The extent of the share (Scotland): joint money accounts and special destination
Under Scots Law, where Bank or Building Society Accounts are held in joint names the special (or survivorship) destination (IHTM15050) does not by itself pass the ownership of the money in the account to the survivor.
An account with a Bank or Building Society is not a document of title as it is not a Deed of Trust in terms of the Bank Bonds and Trusts Act 1696. It is a contract between the Bank and the customer which regulates the conditions on which the account is to be operated and is for administrative convenience only. See for example Cairns v Davidson 1913 SC 1054.
For this reason the ownership of the funds in the account is determined according to the ordinary principles of ownership. The owner of the funds in the account remains the owner unless and until some transfer of ownership occurs.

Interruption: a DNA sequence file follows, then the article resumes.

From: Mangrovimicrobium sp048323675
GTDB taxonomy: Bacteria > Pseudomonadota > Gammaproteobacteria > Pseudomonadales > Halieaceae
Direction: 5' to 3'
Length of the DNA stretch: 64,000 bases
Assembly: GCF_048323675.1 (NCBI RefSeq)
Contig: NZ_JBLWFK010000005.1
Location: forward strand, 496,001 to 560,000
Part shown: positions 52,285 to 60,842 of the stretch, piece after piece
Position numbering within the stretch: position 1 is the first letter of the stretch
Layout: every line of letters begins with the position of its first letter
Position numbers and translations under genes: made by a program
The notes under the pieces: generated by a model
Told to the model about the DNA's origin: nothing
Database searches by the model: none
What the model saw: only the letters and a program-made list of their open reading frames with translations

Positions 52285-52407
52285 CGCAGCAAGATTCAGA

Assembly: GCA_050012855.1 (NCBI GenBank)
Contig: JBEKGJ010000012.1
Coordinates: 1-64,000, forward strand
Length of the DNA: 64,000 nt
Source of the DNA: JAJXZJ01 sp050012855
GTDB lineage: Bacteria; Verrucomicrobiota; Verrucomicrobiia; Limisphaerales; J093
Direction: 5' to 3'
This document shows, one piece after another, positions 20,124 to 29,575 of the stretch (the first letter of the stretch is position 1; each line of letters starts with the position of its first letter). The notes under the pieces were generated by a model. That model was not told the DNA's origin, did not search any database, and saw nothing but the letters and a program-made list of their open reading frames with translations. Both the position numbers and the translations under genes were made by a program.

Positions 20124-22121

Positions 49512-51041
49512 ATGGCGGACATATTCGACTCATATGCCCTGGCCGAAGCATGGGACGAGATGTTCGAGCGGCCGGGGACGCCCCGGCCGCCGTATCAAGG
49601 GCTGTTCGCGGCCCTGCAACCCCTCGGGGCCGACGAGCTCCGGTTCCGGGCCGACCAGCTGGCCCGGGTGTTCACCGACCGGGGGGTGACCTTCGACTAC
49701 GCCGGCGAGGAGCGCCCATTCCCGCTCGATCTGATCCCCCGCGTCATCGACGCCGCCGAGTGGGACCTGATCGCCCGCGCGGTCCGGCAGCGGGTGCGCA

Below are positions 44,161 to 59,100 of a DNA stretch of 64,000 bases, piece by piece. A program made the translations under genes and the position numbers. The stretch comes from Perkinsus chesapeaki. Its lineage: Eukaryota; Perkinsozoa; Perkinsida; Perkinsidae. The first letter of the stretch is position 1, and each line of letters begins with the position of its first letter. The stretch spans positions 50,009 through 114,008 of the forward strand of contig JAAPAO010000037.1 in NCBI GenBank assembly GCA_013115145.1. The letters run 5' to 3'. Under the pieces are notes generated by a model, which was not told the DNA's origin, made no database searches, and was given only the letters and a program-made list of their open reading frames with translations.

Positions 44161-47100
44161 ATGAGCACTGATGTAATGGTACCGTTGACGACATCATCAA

James and Lucy (who are married) open an account, governed by Scots law, in their joint names and James has provided all the funds. James dies and is survived by his wife, Lucy. On his death:
- In the absence of any act of transfer of ownership to Lucy (for example, a separate Deed of Gift) the whole account should be included in the IHT400.
- If the account passes to (say) the children under the terms of James’ Will then the asset will be chargeable to Inheritance Tax.
- If the account passes to Lucy under the terms of the will (IHTM11032) then exemption under IHTA84/S18 will apply.
This applies to all Bank/Building Society accounts governed by Scots Law. So it will apply to taxpayers living in England, Wales and Northern Ireland who have an account which is governed by Scots Law.